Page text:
Interview with Torin Douglas

This year the Chiswick Book Festival raised £2,600 on behalf on InterAct. Former BBC Radio correspondent Torin Douglas is the founder of the festival and we interviewed him recently.

How did the book festival come about?
We’d been running the Bedford Park Festival which has been going for 50 years.    The festival was started by the vicar of St Michaels to try and restore some community spirit after the old houses were knocked down, pay for a new roof but also tell everyone what a great place Bedford Park was.  We always use to have a book event within that.  We thought running a book festival couldn’t be that hard.  We’ve got this wonderful church and the hall next door.  Since it’s based at St Michaels we have people who like getting involved in the community.  We started nine years ago and we thought we would start small and build but our partners in this were two very well connected people in the book business, in the London Book Fair and Orion.  Their idea of starting slowly wasn't the same as mine, they thought Antonia Fraser, Anthony Horowitz, Jackie Wilson, Michael Frayn was starting small.  We had all these authors in our very first year.   I then thought, how on earth do you follow that?  What you realize is that there are lots of authors out there, always coming out with new books.  What we inherited from the Bedford Park Festival was that we would always raise money for charity, and we’d be non-profit making.   That’s why we came to you and two other charities because we thought it was very important that the charities we supported had a very strong link with reading. 
What has been your personal highlights of the festival over the years?
I think the first festival, on that very first day, when we had Antonia Frasier in this church.   It was absolutely packed and she gave a wonderful talk about Mary Queen of Scots and then we had the questions, and she said “These are the most intelligent questions I’ve ever been asked” and you felt this was a really buzzy exciting place. 
When you compare this to other book festivals how does it differentiate itself?
We have a lot of events in a very short time and one of the things we do is have a single day pass ticket which means people can go to most of the talks on one ticket. We have a poetry competition for children which has been going for six years so it’s not just about listening to authors, it’s about engaging in other ways.  We keep the same charities year after year quite deliberately, because we’re only there for a weekend and we think it takes time to build relationships, so that people are finding out about your charity, and it gives people time to engage with you and your wonderful readers to find out more about it.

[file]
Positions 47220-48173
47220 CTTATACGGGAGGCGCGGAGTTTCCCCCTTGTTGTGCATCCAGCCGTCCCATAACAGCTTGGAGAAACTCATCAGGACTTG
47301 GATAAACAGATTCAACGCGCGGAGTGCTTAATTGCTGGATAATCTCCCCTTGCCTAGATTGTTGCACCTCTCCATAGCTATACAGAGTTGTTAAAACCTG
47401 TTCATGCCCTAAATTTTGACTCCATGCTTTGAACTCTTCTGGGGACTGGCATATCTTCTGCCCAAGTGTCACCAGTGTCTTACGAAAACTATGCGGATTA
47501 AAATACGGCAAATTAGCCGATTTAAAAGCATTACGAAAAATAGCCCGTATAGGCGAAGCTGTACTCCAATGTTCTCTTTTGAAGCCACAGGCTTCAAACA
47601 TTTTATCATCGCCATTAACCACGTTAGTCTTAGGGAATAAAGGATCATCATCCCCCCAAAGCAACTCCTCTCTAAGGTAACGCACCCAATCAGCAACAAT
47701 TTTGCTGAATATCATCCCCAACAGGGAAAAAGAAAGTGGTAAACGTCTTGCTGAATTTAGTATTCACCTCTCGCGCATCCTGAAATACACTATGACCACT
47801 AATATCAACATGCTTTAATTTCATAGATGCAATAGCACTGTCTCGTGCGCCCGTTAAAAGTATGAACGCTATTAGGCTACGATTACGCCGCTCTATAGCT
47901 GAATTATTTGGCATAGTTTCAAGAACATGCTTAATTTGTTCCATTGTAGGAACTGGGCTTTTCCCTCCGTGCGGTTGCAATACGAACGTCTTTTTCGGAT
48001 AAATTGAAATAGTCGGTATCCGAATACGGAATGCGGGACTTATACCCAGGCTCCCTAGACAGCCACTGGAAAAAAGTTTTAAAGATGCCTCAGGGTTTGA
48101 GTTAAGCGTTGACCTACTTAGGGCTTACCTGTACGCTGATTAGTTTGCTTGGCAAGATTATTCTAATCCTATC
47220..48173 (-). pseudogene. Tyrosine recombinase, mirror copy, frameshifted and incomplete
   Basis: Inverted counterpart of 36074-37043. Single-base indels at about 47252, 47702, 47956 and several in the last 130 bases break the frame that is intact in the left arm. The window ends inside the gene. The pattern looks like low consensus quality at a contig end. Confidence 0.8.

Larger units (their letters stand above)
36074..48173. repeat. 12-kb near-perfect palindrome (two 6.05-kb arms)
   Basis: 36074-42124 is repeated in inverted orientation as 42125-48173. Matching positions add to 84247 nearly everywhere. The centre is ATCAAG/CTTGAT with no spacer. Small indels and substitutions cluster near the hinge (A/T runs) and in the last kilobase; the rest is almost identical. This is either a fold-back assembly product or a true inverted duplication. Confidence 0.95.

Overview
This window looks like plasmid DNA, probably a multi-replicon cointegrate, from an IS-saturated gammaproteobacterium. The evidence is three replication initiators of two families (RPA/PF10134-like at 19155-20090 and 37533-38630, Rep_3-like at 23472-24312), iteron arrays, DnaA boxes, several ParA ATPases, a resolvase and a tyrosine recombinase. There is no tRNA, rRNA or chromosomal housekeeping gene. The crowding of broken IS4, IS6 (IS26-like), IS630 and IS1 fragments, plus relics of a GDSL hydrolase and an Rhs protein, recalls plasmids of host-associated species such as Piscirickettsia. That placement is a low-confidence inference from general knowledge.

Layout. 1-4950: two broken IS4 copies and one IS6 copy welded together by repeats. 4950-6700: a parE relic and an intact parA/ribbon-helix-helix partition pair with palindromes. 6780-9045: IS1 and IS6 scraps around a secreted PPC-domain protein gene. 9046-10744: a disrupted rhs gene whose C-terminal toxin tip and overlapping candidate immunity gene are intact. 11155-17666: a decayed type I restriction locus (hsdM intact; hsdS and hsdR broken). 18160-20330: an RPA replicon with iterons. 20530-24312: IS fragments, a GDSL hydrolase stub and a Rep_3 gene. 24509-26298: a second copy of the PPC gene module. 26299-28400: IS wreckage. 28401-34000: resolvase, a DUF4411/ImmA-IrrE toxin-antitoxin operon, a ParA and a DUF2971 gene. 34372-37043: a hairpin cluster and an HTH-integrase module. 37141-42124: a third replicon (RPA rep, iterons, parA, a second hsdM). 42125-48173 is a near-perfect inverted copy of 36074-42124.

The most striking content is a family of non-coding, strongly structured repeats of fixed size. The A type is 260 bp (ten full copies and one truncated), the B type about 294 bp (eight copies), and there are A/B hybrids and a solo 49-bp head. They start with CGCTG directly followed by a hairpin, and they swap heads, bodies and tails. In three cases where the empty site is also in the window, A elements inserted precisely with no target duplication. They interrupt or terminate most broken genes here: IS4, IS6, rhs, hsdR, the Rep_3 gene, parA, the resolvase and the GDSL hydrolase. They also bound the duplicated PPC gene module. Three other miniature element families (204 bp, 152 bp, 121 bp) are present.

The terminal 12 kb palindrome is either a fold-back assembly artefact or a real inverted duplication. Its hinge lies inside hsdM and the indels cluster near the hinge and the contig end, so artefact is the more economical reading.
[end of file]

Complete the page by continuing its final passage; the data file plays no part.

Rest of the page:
What are the dates for the next festival?
It will be Sept 14th – 18th, we always try to have it in that middle weekend of September becauses chools have just gone back and the books are just beginning to come out for Christmas. One of the reasons we chose InterAct was because Richard Briers lived around the corner and he was a very great supporter and patron of InterAct.  It was the most obvious connection that we had, and we felt that people didn’t know enough about InterAct as they should and of course, the wonderful Joanna Brendon (member of InterAct's Development Committee)  is a friend as well so for those reasons, InterAct became one of our charities.  Then about 7 or 8 years we thought we need to at least, look at our charities and see which ones we want to keep so we asked each charity what they had got out of the Festival. You told us exactly what you’d done with the money.  You had used it to fund your work at Charing Cross hospital, and our support had raised your profile.   That is all part of the successful partnership between the fesitval and InterAct Stroke Support.